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Re: Ergonomic Computer Area
« Reply #25 on: March 23, 2006, 08:37:41 PM »
am doing so all i got to do is listern to my self  :hysterical:

Kinda figured that.  Just keep reminding yourself what you said...
Quote

and i do mis it as it is like an old friend

Offline Ripley

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Re: Ergonomic Computer Area
« Reply #26 on: June 04, 2006, 07:46:51 PM »
Another input device option for those seeking to prevent RSI (Repetitive Strain Injuries), if you are mousing for extended periods.
 
Might be seen by some as overkill, but how many ppl on the computer 5-8 hrs/day, with 2-10 windows open, especially if you are chatting or replying to multiple forum posts, are remembering to take micro breaks and giving your hand/arms/fingers a break?
 
A less expensive way would be to remind yourself to take some brief stretch/relaxation breaks, but as ppl's concentration/focus on computer work at hand, they tend to forget, and specialized hardware as well as software, like this have surfaced.
 
Hooverstop Ergonomic Mouse detects if your hand is on the mouse. It then monitors if you are actually using it (clicking, scrolling). If you are not using it for more than 10 seconds, it will vibrate softly to remind you to take your hand away and relax. This will give you many (micro)breaks per hour. Meanwhile you continue to work normally (thinking, reading), without being disturbed. If you need the mouse again, just pick it up to resume work.
 
More about this device here: http://www.hoverstop.com/eng/themouse.php
 
For those more interested, a brief list of the different types of Repetitive Strain Injuries and 3/4 down the page is an interesting discussion on "Physical effects on muscle and tendon groups of mouse use...and Mouse Arm Syndrome:"
 
http://www.hoverstop.com/eng/rsi.php

Offline Brynn

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Re: Ergonomic Computer Area
« Reply #27 on: June 19, 2006, 11:11:15 AM »
Hi Friends,
Regarding keyboard shortcuts, not too long ago, I compiled for myself a list of those which are available for the programs I use most often.  One interesting fact about them (well, it's interesting to me, anyway), is that different programs may use different shortcuts for the same action.  Many Windows-based apps share a lot of the same ones, but as skittles said, they are probably different, for programs and os's in different languages.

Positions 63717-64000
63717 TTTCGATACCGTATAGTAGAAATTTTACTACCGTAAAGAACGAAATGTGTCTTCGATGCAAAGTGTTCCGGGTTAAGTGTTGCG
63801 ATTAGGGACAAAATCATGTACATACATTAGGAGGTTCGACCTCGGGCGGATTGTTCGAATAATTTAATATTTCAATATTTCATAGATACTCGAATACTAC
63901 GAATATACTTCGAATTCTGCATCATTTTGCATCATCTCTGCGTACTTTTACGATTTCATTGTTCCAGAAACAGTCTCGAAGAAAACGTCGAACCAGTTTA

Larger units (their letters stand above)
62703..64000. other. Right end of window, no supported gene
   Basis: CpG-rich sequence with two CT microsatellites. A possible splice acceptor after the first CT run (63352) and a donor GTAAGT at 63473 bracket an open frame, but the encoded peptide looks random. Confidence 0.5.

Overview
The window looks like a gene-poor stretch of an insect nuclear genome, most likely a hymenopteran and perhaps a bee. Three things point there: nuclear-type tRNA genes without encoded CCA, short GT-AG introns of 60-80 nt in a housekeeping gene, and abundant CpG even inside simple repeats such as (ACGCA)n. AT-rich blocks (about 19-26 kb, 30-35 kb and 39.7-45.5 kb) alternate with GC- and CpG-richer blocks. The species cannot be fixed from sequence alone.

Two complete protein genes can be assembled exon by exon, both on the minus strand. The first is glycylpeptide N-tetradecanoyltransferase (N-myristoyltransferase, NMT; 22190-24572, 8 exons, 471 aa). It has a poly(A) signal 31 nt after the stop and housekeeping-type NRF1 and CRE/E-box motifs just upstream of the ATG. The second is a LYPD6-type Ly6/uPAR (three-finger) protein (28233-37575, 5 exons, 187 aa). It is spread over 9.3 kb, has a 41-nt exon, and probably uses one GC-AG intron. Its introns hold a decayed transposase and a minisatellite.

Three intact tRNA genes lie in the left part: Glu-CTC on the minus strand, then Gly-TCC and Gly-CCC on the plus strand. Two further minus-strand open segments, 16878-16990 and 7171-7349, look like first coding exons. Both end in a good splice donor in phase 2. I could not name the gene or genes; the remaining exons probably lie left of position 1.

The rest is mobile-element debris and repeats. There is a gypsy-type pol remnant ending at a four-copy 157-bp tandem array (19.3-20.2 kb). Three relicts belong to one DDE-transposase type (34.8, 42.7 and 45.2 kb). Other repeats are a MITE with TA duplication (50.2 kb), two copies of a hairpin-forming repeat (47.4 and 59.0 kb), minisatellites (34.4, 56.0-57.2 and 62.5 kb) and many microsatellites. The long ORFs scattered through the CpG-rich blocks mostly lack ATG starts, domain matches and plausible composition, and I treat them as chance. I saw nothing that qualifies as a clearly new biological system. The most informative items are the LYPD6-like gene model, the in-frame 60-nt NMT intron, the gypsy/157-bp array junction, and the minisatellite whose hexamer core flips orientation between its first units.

Unfortunately, after I finished my list, I deleted the links I had to several sources.  (My Favorites menu has become somewhat unwieldy, so once I finished my list, I thought I would have no further need for them.)  And another fact, it seems there exists no one master list of every possible keyboard shortcut, so :smash: bang on my head for that! :tease:   But I can say that there were severeal MS KB articles, one of which was quite extensive.  And I would guess there must be a similar article for your OS version/language.  Also, a Google search would probably yield many sources.

I don't know how your OS works, but in my version of Windows XP Home, many of the more common shortcuts actually appear in the menus.  For example, the File menu on this browser page contains Control O  (Ctrl+O) for Open, (Ctrl+S) for Save, and (Ctrl+P) for Print.  So if you can't find an article, it may be possible to learn "intuitively", at least a few.

The only other comment I could add to this great discussion, is that an Occupational Therapist (OT's) would probably be the best qualified to give medical advice in this area.  Physical therapists (PT's) are best qualified to assist in healilng injuries.  OT's are best qualified to prevent injury (in my opinion).  In the U.S. one normally would need to be referred to an OT by their primary care physician.  But I have no idea how the medical community functions in other countries.

Hope you're feeling better by now, skittles   :breakkie:
"To sin by silence when they should protest makes cowards of men." - Abraham Lincoln